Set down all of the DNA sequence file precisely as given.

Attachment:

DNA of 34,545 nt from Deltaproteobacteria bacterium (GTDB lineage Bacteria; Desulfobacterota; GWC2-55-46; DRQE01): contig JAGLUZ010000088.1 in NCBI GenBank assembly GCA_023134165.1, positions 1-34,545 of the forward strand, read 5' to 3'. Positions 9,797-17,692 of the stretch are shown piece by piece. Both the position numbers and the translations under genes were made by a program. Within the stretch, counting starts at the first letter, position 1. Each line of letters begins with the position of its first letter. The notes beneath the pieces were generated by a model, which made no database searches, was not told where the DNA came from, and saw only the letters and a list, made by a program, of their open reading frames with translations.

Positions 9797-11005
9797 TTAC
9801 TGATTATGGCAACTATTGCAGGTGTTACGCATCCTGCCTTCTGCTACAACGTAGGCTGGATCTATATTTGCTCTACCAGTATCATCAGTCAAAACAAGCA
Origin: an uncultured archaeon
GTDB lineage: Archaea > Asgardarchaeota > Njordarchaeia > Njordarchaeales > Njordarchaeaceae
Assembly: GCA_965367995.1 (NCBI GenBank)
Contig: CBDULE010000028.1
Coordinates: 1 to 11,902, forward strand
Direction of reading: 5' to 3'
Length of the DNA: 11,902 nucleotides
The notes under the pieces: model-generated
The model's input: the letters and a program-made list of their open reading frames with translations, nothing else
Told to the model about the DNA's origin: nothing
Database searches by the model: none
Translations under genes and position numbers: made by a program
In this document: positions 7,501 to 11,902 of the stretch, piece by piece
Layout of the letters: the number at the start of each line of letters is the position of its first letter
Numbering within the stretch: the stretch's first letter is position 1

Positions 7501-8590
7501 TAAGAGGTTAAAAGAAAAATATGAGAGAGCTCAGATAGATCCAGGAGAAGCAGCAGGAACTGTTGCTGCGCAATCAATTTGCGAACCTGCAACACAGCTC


DNA of 34,545 nt from Deltaproteobacteria bacterium (GTDB lineage Bacteria; Desulfobacterota; GWC2-55-46; DRQE01): contig JAGLUZ010000088.1 in NCBI GenBank assembly GCA_023134165.1, positions 1-34,545 of the forward strand, read 5' to 3'. Positions 9,797-17,692 of the stretch are shown piece by piece. Both the position numbers and the translations under genes were made by a program. Within the stretch, counting starts at the first letter, position 1. Each line of letters begins with the position of its first letter. The notes beneath the pieces were generated by a model, which made no database searches, was not told where the DNA came from, and saw only the letters and a list, made by a program, of their open reading frames with translations.

Positions 9797-11005
9797 TTAC
9801 TGATTATGGCAACTATTGCAGGTGTTACGCATCCTGCCTTCTGCTACAACGTAGGCTGGATCTATATTTGCTCTACCAGTATCATCAGTCAAAACAAGCA
Origin: an uncultured archaeon
GTDB lineage: Archaea > Asgardarchaeota > Njordarchaeia > Njordarchaeales > Njordarchaeaceae
Assembly: GCA_965367995.1 (NCBI GenBank)
Contig: CBDULE010000028.1
Coordinates: 1 to 11,902, forward strand
Direction of reading: 5' to 3'
Length of the DNA: 11,902 nucleotides
The notes under the pieces: model-generated
The model's input: the letters and a program-made list of their open reading frames with translations, nothing else
Told to the model about the DNA's origin: nothing
Database searches by the model: none
Translations under genes and position numbers: made by a program
In this document: positions 7,501 to 11,902 of the stretch, piece by piece
Layout of the letters: the number at the start of each line of letters is the position of its first letter
Numbering within the stretch: the stretch's first letter is position 1

Positions 7501-8590
7501 TAAGAGGTTAAAAGAAAAATATGAGAGAGCTCAGATAGATCCAGGAGAAGCAGCAGGAACTGTTGCTGCGCAATCAATTTGCGAACCTGCAACACAGCTC